During the years she's been battling Duke Beth, Ricky was continually alarmed that other people were not alarmed by him. She knew how charming he could be and how ambitious. Duke saw the Louisiana legislature as a stepping stone in December 1989 after less than a year in the state House, he was ready for his next move. The media and establishment is scared to death that we are going to have a senator, at least one voice and his senator a stand up for New York.


Even at this point, with Duke as a Senate candidate, a lot of Republicans in Louisiana didn't think he was a problem. When Ricky spoke with Peter Robinson in 1990, that campaign had yet to play out. But what if he goes to Washington as a Republican senator? You know, it just puzzles me why these people can't look ahead and see the damage of a Republican legislator.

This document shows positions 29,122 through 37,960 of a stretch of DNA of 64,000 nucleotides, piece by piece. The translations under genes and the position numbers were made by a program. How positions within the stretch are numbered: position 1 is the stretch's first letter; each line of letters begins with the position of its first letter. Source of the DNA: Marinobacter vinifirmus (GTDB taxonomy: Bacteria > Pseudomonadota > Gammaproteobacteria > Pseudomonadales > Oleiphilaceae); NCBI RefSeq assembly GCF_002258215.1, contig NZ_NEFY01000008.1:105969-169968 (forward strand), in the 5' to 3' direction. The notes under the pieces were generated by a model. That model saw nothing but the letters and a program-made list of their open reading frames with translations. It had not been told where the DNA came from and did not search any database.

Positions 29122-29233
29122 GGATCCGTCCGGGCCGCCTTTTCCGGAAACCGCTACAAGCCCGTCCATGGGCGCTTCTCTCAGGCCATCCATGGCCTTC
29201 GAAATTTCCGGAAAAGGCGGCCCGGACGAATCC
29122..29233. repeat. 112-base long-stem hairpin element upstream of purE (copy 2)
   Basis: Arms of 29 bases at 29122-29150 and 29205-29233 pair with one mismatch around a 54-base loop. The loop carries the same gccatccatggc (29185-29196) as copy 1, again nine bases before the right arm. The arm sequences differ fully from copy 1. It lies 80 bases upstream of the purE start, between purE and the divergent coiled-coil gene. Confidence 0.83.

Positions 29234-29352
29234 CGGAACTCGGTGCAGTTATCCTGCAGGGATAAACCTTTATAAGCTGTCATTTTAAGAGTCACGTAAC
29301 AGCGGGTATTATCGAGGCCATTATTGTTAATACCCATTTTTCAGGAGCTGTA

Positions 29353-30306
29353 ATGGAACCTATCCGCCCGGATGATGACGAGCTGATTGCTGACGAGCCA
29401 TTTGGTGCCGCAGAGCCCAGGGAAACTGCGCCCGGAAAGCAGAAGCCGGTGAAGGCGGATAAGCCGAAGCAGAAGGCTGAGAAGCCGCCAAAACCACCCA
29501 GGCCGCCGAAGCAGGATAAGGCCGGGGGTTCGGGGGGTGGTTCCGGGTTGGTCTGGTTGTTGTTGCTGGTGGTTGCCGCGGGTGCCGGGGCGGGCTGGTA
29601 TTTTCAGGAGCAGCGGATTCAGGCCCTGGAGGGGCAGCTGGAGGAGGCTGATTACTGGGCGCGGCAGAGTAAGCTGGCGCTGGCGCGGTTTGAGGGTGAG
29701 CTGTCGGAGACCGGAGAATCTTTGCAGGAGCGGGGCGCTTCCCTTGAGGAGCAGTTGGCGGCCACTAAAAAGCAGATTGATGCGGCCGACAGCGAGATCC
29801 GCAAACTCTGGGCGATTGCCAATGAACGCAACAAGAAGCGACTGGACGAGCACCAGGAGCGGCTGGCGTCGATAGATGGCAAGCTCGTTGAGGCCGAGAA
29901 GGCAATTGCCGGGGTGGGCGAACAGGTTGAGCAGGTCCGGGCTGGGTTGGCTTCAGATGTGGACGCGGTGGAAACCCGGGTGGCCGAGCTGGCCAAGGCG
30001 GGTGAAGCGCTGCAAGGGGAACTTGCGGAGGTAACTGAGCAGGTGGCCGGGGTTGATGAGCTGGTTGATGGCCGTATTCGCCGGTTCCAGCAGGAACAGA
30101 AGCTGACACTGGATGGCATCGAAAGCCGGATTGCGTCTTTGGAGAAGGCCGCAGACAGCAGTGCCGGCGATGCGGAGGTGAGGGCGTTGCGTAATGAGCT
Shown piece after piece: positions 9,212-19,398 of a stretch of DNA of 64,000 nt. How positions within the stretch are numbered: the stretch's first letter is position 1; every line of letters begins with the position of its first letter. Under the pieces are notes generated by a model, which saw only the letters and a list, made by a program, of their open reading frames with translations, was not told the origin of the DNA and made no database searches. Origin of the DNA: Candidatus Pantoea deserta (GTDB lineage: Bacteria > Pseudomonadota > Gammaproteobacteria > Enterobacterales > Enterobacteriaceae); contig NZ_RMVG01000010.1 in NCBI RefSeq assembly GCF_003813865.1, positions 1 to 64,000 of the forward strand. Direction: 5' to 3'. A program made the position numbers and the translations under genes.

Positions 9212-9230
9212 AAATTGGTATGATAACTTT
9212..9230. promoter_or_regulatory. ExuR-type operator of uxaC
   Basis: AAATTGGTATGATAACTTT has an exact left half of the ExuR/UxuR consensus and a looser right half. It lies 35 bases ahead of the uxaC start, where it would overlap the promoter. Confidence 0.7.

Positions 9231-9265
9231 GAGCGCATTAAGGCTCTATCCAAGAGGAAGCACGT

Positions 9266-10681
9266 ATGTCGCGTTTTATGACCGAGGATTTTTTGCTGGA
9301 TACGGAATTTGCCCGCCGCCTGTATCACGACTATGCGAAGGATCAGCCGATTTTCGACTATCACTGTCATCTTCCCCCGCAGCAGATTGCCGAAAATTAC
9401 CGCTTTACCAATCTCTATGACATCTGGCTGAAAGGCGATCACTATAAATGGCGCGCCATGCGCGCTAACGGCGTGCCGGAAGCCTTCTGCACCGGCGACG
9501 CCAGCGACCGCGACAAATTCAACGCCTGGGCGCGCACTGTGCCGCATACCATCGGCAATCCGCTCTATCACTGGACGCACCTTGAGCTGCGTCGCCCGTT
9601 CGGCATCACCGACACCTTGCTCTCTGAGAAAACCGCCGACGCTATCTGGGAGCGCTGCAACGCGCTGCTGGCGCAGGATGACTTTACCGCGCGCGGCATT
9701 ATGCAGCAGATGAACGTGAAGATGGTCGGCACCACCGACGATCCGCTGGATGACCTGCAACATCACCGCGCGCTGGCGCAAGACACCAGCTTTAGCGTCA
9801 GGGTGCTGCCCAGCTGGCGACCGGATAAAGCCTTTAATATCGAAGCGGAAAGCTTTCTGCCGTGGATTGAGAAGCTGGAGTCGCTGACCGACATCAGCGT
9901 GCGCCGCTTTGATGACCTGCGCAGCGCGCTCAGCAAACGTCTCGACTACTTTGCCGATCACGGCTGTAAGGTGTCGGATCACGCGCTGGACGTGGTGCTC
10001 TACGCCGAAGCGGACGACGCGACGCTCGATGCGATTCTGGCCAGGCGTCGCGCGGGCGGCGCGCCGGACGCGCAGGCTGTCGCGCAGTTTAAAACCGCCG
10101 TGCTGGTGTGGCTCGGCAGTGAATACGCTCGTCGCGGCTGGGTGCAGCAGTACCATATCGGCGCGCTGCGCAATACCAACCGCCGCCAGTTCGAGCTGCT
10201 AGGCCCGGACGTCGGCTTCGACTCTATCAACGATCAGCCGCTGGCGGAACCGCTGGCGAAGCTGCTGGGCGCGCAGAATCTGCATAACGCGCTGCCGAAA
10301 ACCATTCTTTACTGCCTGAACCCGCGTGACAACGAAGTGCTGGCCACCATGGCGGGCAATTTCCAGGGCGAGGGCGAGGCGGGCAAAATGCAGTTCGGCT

Tell me. Oh, come on that. What does he get? What damage could he possibly do in the US Senate? And I just looked at him like, are you nuts? We've reached the halfway point of this season of slow burn. Next week we have something a little different planned, a brief interlude. It's a story from 1989 when David Duke had just been elected to the Louisiana State House. A black 12 year old girl in New Orleans was writing about Duke for a social studies project.